Sometimes a film works despite its flaws. Sometimes, even when its action sequences are wonky and its supporting cast mopes around like they just had their wisdom teeth removed, and its script feels as well polished as the undercarriage of a Soviet tank, well, you don’t particularly care. And that’s how I feel about American Ultra; i.e. not significantly, but more positively than anything else.
And I wasn’t even high.
In the film, Jesse Eisenberg and Kristen Stewart are both actually quite satisfying and amusing as a stoner couple who discover they are mixed up with highly trained government assassins. Walton Goggins — whose name you probably don’t recognize — is also fun as the psychotic killer named Laughter. Pretty much everyone else is either painfully typecast (Topher Grace), poorly directed (Tony Hale), under used (Bill Pullman), or John Leguizamo (John Leguizamo).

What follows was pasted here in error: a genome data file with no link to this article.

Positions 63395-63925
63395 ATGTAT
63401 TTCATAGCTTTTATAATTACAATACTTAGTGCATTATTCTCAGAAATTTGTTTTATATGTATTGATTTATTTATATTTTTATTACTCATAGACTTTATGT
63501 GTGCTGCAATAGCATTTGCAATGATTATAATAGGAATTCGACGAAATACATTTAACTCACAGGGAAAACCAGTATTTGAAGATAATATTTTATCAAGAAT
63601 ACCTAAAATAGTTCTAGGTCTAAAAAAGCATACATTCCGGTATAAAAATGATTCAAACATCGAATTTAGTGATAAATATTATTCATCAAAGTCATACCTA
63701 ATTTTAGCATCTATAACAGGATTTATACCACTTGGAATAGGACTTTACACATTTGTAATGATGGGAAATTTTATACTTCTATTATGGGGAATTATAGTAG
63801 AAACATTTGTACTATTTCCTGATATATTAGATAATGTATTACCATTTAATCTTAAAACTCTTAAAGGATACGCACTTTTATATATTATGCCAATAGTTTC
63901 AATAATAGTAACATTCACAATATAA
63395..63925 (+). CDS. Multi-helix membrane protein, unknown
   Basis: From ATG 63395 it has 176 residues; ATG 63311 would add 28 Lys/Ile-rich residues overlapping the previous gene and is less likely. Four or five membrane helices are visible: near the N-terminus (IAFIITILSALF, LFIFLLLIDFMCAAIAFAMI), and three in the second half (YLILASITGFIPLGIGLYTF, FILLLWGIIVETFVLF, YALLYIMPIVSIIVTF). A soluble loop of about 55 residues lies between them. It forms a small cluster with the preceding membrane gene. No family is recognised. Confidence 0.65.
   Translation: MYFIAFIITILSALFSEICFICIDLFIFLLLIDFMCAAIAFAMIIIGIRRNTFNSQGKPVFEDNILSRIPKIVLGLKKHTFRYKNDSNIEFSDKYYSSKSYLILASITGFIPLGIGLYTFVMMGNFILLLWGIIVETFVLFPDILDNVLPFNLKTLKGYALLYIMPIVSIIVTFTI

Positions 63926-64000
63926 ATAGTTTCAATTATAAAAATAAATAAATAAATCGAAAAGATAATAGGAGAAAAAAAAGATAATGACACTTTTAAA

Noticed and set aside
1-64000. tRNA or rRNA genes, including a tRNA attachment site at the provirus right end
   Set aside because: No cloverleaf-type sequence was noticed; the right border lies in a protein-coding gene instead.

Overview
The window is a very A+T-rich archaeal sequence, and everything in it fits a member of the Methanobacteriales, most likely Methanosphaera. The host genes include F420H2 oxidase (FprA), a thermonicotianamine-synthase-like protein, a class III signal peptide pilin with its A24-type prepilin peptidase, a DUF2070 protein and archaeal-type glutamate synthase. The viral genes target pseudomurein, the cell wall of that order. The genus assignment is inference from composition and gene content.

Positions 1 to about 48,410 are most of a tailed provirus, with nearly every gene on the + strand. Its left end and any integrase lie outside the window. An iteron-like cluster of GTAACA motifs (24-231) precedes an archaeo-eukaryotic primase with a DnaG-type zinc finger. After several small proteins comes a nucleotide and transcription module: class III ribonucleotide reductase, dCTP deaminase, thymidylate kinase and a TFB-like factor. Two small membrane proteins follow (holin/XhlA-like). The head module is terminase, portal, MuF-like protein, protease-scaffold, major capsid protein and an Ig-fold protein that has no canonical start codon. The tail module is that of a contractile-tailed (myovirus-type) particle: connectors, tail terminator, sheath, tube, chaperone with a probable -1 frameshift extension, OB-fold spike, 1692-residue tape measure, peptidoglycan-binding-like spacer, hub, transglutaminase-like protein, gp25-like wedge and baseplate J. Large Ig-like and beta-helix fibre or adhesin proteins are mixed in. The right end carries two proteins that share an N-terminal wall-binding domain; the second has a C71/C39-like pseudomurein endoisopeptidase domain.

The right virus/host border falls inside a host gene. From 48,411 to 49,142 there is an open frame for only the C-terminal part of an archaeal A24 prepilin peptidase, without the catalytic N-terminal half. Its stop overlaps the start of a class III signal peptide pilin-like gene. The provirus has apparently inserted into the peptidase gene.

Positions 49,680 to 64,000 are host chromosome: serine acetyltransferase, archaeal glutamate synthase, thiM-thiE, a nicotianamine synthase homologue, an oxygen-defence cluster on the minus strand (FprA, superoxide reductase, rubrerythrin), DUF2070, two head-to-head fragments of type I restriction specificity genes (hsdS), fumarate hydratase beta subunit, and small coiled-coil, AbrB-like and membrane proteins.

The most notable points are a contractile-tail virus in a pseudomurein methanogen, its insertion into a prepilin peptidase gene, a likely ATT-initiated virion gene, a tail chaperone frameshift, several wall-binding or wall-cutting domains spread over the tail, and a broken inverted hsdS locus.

And hey! That’s Huell! I guess he’s still not hanging out waiting for Hank in some alternate Breaking Bad universe.
Still. Max Landis’ idea — stoner assassins — makes for good fun. Sure, he leans heavily on the genre tropes and misses the perfect end to his film by a few scenes; scenes that seem so tacked on we’ll just assume blackmail was involved, but I don’t care. Too bad, though, as that perfect ending was just sitting there.
I never saw director Nima Nourizadeh’s first feature, Project X, and based on this I likely never will. Instead, i’ll just feel pretty copacetic about killing a few hours watching American Ultra.
I mean, my other options were some video game movie or an action film staring Owen Wilson. That’s a joke, right? Hell. I just don’t know any more. They’re making films out of Disney rides and bad boardgames and I’m supposed to care?
American Ultra is mostly inoffensive and kind of fun. Watch it when it comes on cable late at night. Or don’t. Either way is just fine with me.